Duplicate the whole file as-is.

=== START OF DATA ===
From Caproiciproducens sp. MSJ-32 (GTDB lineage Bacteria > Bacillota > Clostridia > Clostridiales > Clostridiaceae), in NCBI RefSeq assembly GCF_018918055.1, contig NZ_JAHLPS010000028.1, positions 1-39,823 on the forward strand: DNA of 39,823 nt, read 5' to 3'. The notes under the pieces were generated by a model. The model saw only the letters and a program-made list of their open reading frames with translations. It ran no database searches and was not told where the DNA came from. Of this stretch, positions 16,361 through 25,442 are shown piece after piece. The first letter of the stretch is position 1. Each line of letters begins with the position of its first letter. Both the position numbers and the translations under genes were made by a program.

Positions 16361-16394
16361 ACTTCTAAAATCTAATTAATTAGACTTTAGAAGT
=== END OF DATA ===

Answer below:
From Caproiciproducens sp. MSJ-32 (GTDB lineage Bacteria > Bacillota > Clostridia > Clostridiales > Clostridiaceae), in NCBI RefSeq assembly GCF_018918055.1, contig NZ_JAHLPS010000028.1, positions 1-39,823 on the forward strand: DNA of 39,823 nt, read 5' to 3'. The notes under the pieces were generated by a model. The model saw only the letters and a program-made list of their open reading frames with translations. It ran no database searches and was not told where the DNA came from. Of this stretch, positions 16,361 through 25,442 are shown piece after piece. The first letter of the stretch is position 1. Each line of letters begins with the position of its first letter. Both the position numbers and the translations under genes were made by a program.

Positions 16361-16394
16361 ACTTCTAAAATCTAATTAATTAGACTTTAGAAGT